Thursday, March 17, 2011

A lesson from Japan's tragedy...

Japan, amidst the huge tragedy that its people have suffered, also holds an important lesson to us. The 2004 tsunami that struck us and some other nations in East Asia came as a reminder to a generation that had heard of the word for the first time. But then, one does remember a dialogue in the Tamil film Anbey Sivam, where the tsunami is talked about. The fact is that many in India heard of that natural calamity for the first time in 2004. But then, Japan had suffered such nature’s fury even earlier and children there grow up learning lessons on this aspect of natural calamity as well.

We have learnt, from our own school books that Japan is a land prone to earth quakes and hence the Japanese houses and buildings are done in a manner that they are resistant to wuakes. But then, I d not think that we have the technology to build houses that can resist the tsunami waves. We do have the technology, though, to know that a tsunami is going to strike a coast with the early warning system in place. The Japanese could predict this tsunami and it may be said that they could reduce the loss of lives this time.

But then, there is no way that one can ignore the collateral damage that the tsunami of last week end caused to the Island nation. And in a sense one may argue that the damage was more because the Japanese had ``progressed’’ a lot more than in the past. A larger number of cars, small planes and gas stations and office buildings in the coast meant that the killer waves washed away a lot of hard metal as they entered into the land and the speed at which such hard metal traversed across the streets along with the water meant that it must have killed men and women who stood in their way and also demolished buildings in the process.

The gas stations, operating on automatic systems and the various other systems that make life easier in ordinary times and the fact that they are run on electricity simply meant short-circuiting and fire accidents even while there was sea water all around. Recall that we in India, when the tsunami struck in December 2004, did not suffer from fire accidents. Well. Our coastal community was less dependent on automatic gadgets and lived a lot more simpler than those in Japan. It may be noted that in case of the December 2004 tsunami the loss of life was maximum in Nagapattinam and that was because human settlements had come up in low lying areas where it must not have. Similarly, Thailand, where the coasts were turned into tourism zones suffered more damage than India.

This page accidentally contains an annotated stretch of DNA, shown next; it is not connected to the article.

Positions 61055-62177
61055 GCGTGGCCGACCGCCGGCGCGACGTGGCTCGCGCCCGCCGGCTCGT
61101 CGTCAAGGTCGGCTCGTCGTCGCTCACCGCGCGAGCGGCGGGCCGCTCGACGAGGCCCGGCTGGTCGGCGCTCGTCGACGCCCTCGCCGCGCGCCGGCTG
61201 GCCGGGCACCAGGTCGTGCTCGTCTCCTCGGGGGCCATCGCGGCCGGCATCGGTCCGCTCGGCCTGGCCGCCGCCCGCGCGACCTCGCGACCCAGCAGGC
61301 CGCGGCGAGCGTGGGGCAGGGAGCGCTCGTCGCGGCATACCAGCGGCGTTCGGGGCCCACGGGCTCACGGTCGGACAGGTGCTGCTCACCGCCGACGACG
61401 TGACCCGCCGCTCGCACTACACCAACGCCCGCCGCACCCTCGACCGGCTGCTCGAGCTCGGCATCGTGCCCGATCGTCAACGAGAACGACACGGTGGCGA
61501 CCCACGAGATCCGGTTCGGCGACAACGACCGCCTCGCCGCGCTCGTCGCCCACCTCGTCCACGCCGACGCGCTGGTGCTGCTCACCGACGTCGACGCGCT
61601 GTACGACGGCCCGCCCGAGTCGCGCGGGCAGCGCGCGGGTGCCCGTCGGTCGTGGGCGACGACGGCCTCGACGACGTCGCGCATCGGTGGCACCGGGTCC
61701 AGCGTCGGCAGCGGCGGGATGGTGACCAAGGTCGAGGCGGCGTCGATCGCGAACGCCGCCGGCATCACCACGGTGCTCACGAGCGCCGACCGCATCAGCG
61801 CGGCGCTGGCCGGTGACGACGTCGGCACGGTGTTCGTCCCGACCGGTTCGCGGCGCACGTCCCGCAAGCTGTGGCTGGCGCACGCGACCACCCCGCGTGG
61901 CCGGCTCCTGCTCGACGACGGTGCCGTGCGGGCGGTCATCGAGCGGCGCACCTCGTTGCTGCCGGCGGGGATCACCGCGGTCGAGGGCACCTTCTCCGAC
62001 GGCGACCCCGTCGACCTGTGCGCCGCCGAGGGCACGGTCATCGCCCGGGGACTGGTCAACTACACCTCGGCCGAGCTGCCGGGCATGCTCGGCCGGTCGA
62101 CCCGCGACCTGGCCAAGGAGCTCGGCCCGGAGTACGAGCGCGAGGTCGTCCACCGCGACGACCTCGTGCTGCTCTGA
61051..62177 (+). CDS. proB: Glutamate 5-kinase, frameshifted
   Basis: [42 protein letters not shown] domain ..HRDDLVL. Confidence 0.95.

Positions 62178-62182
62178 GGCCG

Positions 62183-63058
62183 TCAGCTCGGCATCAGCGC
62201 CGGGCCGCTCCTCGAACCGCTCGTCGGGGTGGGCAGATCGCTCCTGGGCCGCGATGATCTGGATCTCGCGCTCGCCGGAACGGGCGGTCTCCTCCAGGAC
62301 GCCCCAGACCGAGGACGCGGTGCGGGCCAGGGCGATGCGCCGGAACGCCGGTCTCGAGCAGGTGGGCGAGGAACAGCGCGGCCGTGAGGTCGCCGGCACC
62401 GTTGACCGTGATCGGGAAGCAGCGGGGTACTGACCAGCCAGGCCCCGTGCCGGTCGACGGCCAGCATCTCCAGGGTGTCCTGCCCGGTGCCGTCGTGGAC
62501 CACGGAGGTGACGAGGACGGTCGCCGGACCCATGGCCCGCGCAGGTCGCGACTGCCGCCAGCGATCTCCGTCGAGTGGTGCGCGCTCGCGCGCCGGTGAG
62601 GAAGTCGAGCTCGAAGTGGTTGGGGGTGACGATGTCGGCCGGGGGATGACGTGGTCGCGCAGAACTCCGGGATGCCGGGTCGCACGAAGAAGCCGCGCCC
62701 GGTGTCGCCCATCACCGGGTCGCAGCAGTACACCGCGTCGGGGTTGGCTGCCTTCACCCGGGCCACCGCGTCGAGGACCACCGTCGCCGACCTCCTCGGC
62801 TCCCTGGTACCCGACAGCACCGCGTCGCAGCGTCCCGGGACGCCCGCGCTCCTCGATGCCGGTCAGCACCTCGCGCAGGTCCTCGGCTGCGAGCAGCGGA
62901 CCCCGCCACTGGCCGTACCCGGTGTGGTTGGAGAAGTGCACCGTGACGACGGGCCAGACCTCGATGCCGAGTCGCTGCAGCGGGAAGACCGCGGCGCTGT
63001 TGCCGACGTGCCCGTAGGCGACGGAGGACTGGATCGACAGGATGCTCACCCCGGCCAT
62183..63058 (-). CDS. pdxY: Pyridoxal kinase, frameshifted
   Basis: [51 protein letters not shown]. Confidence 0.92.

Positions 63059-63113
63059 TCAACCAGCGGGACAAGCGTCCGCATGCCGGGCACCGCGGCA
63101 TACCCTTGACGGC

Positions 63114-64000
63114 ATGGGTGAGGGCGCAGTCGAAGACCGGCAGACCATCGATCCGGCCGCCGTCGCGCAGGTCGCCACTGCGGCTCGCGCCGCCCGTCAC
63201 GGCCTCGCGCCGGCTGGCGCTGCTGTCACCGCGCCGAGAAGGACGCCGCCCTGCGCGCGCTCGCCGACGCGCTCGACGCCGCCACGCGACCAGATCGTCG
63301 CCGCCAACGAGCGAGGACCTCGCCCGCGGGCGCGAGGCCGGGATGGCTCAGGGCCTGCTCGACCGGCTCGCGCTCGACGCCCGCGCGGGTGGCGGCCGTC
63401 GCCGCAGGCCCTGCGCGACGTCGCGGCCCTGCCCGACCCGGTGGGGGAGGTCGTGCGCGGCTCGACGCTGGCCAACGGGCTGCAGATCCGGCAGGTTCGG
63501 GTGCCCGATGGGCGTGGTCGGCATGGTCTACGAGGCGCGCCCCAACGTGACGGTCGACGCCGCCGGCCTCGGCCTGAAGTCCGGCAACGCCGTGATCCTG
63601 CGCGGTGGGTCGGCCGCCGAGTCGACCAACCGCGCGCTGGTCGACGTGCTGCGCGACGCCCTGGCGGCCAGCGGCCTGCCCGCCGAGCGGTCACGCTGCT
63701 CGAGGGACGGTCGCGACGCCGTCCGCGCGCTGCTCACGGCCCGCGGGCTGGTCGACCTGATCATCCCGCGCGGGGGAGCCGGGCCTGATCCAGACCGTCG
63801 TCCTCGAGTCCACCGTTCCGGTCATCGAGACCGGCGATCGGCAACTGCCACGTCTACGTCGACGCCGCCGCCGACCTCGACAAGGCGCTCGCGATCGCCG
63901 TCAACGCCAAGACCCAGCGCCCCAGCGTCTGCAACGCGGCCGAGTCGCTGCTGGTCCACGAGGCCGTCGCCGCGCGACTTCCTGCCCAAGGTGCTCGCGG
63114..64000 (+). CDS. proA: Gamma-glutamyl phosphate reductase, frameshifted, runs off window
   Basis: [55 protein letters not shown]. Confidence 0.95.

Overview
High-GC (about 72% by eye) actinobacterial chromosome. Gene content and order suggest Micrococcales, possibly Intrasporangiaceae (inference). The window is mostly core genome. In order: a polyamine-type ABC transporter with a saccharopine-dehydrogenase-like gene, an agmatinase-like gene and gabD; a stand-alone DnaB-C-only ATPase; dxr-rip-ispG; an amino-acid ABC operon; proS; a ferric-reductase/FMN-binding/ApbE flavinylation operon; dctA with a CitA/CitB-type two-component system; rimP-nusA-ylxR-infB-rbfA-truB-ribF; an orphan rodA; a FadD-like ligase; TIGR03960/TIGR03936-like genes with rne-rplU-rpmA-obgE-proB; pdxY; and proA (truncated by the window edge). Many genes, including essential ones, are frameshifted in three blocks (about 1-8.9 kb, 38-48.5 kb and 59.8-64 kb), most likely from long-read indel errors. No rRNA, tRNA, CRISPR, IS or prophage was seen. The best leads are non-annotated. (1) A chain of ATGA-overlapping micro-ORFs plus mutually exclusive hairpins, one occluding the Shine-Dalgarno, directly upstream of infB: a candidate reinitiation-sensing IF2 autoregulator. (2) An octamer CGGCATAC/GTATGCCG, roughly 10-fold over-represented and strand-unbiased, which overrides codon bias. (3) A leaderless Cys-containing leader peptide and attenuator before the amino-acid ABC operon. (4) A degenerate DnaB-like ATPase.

Let me now come to the point. The tsunami that struck Japan caused huge damage to lives because it also meant destruction of a lot of facilities that man had constructed to make life better! And among them is the preference for nuclear power. In other words, as the need for automation increased, the Japanese needed lot more electricity and since they could not generate as much as they wanted from hydel and thermal sources they bought nuclear power stations from the US and others and generated several thousand megawatts using fusion and fission technology. It was believed that Japan is a developed nation and that the Japanese lived happier lives than many others in the world.

The tragic developments after last Friday has revealed the problem with that development. Three blasts, one after another, from the nuclear power stations have made the tsunami rehabilitation work a lesser priority. Japan is now under a cloud and the people, who only a generation back, had suffered a nuclear catastrophe in Nagasaki and Hiroshima are put through a similar experience. It is evident now that nuclear power generation is not a safe option and every nuclear station is a sitting bomb.

The point is that nuclear power stations will necessarily have to be located in the coast. For sea water in plenty is required to cool the generators and the system. And coasts are prone to tsunami whenever there is an earth quake under water. In other words, every nuclear station, whether it be in Japan, the US or in our own coast, is a disaster in the waiting. Do we need them? Some of them are already working and it is possible to shut them down and phase some others out. But it is easier to decide against any new power station using nuclear fuel and also to decide against commissioning the ones that are ready but not started as in Koodankulam.

The 123 civil nuclear cooperation with the US was a disaster in the making. We can rescind it at least now. And this we owe to the generations to come. I cannot resist prescribing a pamphlet for everyone to read. A pamphlet published first in 1909. Hind Swaraj by M.K.Gandhi is relevant even today. 101 years after it was published first. We must learn to limit our needs and thus restrict our dependence on technology. In any case, mankind must shed its ego and agree that we are not here to combat with and control nature. We must agree to co-habit with nature and sustain our civilization. There is enough, as Bapu said, for man’s needs but not for greed.


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